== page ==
When did you first consider yourself a writer?
I guess I first considered myself a writer when I wrote Act of Murder, back in 1994 or so. The book wasn’t published at the time, but I had the “juice” so I kept writing. I completed two additional novels after Act of Deception and Act of Revenge, Act of Negligence and Act of Fate. Now that the first three books are being published, I’ve gone back to writing about Doc Brady, and hopefully I’ll see all of them in print. I’ve completed two new novels, and am working on the third, which would be the eighth in the series.
Do you write full-time? If so, what’s your work day like? If not, what do you do other than write and how do you find time to write?
I can’t say that I write full time, although I am retired from my Orthopedic Surgery practice. I still play the piano, which has kept me somewhat sane all these years, and I am an avid golfer. So now I divide my time between my three hobbies, and juggle my daily schedule to accommodate all three.
What would you say is your interesting writing quirk?
I’m not sure this is a quirk, but I generally do not create an outline of the novel prior to writing. I mull around an idea in my head, think of a title that would fit well with “Act of,” sit down, and start typing. Sometimes the story line will flow, sometimes I back myself into a corner and have to work my way out by either changing my tack on a subject, or by creating a complete fabrication that is believable. That’s the fun of writing. You don’t like a character that you’ve created? Bam! They’re gone! Too bad, so sad.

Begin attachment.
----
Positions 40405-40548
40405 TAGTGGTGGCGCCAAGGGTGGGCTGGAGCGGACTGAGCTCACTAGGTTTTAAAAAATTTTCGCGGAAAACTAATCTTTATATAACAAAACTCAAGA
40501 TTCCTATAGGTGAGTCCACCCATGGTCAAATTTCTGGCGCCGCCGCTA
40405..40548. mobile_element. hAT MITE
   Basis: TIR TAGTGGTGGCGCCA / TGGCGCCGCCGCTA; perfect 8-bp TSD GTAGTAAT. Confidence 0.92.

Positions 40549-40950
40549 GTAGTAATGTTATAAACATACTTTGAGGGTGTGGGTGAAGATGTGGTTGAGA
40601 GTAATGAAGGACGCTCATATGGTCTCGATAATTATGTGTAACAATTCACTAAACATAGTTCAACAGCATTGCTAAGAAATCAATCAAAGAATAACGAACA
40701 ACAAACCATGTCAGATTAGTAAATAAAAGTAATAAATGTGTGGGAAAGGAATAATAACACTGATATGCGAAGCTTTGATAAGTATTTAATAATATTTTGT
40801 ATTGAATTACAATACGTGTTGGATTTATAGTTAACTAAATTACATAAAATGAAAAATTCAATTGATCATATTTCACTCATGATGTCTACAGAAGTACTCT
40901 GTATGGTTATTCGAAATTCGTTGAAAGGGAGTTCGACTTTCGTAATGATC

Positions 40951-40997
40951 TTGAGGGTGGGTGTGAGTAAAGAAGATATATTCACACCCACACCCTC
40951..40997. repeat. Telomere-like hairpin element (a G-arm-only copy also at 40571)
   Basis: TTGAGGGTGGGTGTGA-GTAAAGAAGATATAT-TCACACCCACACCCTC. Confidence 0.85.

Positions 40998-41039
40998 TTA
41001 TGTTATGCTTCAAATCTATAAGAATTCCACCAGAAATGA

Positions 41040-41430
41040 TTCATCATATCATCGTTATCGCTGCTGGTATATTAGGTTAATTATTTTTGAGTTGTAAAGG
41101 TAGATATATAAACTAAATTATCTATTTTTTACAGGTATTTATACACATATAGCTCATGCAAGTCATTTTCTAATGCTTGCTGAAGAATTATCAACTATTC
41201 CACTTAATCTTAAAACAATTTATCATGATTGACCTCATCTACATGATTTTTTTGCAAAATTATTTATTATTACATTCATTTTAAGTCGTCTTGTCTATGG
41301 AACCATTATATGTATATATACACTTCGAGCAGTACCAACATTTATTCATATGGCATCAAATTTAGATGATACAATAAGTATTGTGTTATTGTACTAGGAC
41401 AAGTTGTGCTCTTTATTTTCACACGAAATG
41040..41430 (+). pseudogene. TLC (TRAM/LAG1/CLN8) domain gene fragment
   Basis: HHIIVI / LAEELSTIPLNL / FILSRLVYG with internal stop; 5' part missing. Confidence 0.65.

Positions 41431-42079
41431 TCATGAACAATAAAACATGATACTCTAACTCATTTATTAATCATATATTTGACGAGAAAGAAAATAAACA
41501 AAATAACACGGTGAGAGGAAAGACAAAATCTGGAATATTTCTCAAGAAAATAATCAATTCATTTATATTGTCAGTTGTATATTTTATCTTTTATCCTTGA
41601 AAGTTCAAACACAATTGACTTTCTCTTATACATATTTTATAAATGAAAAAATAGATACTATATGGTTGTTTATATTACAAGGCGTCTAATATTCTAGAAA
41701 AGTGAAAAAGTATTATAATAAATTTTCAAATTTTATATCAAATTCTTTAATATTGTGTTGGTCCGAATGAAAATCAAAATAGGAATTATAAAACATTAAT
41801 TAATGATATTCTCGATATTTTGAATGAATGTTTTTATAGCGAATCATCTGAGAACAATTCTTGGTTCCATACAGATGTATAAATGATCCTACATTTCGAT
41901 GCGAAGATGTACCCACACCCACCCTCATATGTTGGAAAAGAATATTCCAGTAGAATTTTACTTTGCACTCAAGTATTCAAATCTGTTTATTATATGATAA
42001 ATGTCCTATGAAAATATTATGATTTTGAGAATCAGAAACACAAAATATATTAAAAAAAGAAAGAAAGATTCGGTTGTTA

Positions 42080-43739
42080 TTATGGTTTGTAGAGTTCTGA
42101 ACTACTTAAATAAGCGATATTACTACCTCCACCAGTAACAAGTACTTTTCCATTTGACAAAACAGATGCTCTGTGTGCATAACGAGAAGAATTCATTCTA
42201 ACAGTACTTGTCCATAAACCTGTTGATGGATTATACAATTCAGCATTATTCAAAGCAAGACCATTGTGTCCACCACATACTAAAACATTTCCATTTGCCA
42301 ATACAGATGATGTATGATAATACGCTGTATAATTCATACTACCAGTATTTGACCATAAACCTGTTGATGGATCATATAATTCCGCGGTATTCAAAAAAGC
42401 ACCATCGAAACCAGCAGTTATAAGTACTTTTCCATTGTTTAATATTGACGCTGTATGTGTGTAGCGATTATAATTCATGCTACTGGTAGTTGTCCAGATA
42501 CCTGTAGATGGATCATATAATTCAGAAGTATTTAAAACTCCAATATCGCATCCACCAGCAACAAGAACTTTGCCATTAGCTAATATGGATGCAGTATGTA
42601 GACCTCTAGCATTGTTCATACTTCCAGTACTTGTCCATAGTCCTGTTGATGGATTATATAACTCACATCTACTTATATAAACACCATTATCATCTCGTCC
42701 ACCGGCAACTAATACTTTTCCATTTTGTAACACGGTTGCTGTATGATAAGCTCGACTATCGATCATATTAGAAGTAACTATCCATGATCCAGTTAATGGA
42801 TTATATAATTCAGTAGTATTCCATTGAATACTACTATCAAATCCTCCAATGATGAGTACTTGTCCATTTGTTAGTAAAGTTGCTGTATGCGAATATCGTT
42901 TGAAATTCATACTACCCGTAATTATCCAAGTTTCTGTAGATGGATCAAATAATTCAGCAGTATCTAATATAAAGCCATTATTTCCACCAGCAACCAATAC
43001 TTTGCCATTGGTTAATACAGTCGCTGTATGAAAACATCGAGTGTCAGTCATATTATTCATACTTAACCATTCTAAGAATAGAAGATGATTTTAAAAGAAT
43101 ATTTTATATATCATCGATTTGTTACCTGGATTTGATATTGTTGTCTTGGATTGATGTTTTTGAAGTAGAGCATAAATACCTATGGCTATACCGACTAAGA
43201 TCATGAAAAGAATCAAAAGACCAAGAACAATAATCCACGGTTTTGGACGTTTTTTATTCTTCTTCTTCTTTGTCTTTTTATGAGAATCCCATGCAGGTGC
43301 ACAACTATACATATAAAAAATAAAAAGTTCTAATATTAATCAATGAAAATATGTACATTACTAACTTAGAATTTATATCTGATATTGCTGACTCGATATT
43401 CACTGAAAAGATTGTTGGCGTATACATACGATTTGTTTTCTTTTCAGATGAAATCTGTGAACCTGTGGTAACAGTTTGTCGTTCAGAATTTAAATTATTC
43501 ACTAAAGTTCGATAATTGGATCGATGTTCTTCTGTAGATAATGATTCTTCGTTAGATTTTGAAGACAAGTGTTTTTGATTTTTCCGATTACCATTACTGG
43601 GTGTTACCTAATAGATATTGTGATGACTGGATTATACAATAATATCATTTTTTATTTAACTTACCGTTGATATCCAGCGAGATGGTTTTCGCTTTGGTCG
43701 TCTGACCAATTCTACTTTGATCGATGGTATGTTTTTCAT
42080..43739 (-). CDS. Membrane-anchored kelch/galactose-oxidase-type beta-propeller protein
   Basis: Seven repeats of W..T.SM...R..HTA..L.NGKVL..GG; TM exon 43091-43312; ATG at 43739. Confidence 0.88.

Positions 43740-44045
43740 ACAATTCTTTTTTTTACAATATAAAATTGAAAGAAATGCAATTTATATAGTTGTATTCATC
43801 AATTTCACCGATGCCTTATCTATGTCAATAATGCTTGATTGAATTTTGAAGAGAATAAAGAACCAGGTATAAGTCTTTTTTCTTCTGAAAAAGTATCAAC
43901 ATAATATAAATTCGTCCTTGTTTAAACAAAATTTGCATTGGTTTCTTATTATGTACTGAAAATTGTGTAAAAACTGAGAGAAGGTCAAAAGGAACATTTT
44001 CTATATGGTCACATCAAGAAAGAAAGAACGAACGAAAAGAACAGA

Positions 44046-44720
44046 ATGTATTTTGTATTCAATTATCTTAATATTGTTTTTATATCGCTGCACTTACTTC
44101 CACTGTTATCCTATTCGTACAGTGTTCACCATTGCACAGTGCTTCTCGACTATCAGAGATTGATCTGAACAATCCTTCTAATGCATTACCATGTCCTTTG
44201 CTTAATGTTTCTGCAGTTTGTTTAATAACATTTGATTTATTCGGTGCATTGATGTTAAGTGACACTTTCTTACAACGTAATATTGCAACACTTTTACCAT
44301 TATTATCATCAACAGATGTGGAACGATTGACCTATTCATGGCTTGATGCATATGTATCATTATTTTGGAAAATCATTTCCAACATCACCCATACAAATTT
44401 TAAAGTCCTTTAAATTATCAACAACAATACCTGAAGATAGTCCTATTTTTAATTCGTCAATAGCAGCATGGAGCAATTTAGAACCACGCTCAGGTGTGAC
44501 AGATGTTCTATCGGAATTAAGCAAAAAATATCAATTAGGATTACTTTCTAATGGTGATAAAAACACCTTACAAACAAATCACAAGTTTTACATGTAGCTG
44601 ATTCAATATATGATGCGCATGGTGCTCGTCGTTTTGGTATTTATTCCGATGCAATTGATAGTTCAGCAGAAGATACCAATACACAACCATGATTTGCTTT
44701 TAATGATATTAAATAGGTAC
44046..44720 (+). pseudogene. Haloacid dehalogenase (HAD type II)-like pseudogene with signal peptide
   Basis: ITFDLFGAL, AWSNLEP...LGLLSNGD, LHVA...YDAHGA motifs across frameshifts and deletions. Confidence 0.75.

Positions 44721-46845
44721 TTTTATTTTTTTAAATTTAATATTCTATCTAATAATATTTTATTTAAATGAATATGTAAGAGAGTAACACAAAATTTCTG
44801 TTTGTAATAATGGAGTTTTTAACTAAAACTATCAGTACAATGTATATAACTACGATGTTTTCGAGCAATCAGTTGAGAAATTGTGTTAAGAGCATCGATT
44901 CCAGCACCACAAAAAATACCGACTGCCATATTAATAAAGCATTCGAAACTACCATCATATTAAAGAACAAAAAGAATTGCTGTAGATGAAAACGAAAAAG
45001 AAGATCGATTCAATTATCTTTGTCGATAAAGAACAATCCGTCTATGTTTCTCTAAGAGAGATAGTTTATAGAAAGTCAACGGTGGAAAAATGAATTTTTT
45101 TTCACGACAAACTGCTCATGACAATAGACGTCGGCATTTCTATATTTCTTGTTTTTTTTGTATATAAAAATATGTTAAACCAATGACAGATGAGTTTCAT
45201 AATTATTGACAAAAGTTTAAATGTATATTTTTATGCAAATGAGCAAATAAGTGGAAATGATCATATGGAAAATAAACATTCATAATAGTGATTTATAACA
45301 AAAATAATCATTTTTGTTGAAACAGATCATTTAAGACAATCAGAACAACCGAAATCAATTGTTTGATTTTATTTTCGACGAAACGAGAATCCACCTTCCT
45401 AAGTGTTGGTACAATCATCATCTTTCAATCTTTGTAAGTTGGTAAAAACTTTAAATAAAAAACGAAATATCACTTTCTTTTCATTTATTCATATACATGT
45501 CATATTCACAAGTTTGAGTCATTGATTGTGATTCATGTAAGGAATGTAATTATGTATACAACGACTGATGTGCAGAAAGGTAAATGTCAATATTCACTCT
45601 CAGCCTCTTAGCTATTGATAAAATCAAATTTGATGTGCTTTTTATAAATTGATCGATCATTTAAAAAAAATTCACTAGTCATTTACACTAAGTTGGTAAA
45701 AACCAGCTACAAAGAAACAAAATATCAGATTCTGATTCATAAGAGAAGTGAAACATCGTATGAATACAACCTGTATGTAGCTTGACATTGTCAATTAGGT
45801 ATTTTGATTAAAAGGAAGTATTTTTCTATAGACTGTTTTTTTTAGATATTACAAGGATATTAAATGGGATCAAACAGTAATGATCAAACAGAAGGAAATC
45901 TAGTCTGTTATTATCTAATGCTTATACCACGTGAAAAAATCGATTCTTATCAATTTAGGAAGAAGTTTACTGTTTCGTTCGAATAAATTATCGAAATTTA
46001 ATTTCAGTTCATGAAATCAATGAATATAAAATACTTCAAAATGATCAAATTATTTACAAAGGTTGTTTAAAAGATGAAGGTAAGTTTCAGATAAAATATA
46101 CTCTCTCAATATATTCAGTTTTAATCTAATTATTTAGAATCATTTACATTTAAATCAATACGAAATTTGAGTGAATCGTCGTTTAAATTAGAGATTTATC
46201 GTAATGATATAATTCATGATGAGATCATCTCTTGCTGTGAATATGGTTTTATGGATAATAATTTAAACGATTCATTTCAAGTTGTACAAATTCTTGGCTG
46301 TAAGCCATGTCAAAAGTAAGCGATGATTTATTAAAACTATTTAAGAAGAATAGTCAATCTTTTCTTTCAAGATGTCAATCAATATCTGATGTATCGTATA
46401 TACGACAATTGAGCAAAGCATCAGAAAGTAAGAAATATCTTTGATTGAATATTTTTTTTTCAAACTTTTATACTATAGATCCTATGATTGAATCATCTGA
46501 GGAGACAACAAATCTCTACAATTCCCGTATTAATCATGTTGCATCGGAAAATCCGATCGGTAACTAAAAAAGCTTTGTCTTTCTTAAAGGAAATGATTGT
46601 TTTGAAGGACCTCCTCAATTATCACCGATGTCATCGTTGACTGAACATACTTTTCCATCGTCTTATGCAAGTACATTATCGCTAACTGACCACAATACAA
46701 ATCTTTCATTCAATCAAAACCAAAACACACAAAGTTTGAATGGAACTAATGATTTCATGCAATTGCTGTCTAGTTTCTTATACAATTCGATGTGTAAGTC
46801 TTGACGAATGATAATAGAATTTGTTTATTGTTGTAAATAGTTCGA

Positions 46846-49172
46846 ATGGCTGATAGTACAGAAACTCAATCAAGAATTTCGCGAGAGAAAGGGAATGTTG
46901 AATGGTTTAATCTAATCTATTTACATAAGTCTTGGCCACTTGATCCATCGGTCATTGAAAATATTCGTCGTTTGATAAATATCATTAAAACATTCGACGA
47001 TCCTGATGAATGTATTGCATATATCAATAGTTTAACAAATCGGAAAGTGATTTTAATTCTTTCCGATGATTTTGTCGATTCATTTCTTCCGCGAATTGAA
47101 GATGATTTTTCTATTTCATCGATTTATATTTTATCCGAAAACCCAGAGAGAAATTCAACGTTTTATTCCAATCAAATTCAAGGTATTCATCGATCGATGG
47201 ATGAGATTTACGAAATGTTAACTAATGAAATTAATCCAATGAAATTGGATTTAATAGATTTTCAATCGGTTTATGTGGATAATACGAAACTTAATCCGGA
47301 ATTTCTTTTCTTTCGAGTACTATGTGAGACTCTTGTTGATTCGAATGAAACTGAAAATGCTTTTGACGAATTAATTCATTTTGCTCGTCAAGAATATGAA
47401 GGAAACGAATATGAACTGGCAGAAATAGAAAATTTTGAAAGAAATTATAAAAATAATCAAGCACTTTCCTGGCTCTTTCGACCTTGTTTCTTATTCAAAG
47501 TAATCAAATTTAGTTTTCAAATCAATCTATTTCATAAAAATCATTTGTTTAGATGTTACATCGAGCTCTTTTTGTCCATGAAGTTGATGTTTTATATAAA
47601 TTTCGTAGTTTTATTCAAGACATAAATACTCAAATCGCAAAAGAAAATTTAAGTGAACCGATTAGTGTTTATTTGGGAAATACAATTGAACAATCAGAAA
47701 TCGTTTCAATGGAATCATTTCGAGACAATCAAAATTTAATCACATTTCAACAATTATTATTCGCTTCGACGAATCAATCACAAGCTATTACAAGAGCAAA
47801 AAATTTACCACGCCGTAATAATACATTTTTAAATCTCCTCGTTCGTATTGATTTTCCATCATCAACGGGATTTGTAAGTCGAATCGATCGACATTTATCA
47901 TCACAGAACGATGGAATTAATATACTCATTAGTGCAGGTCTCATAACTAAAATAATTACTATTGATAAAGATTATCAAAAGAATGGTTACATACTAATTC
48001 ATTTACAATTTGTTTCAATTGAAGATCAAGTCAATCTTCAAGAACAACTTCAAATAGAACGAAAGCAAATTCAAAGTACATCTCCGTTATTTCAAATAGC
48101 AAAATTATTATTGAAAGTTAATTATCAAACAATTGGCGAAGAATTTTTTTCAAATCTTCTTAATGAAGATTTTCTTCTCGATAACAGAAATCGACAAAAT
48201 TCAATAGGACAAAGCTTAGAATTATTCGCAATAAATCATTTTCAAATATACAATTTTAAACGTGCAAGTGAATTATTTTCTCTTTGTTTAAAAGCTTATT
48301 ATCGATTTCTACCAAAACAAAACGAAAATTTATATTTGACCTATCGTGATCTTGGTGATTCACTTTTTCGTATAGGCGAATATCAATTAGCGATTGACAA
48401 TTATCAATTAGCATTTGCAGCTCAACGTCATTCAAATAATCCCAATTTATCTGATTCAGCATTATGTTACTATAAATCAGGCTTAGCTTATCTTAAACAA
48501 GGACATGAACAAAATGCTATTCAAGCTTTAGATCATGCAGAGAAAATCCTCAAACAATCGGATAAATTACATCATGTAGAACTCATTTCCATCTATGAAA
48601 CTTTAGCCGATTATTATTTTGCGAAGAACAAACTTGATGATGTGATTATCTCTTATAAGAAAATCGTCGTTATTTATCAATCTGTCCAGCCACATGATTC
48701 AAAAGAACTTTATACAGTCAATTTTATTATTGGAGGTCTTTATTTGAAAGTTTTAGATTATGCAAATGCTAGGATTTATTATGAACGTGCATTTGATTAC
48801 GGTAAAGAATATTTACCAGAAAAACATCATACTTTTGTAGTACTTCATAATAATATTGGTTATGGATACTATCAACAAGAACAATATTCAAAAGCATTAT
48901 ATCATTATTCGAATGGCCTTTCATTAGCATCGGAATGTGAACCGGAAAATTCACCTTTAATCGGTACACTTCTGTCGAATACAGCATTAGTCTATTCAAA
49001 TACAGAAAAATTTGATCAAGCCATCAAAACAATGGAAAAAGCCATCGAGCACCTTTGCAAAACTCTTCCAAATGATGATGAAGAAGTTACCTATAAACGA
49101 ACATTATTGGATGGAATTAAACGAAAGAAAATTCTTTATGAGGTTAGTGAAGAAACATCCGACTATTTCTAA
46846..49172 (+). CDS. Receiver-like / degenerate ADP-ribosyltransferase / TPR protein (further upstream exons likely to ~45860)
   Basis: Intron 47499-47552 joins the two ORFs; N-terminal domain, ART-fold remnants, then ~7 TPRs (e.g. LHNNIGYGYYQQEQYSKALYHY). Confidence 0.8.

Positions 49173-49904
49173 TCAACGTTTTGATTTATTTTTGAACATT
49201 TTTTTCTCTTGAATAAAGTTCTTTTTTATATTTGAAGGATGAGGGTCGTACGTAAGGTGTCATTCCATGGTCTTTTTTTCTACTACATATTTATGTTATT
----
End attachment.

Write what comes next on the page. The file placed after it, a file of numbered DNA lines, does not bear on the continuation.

As a child, what did you want to be when you grew up?
I grew up an only child in a very small town outside Waco, Texas, of very modest means. My mother was oldest of eight children, my dad the youngest of nine children. They grew up in the Depression, without an opportunity for college, so I was the first in the entire family to achieve that. Growing up my only real aspiration was to get out of town, and make my own life. I stumbled across the idea of going to medical school when I was a sophomore in college, when we used to sit around the dorm and watch the broadcast of lottery numbers of draftees for the Viet Nam War. As I remember, you had three guaranteed deferments back then: medical school, divinity school, or marriage. It was an easy choice for a kid making extra money by playing music. I didn’t mind the idea of serving my country, I just wanted to serve when the timing was best for me. As it turned out, when I did get drafted, towards the end of medical school, the military discovered I had Rheumatic Fever with a heart murmur when I was twelve, and classified me as 4-F. All that worry for nothing.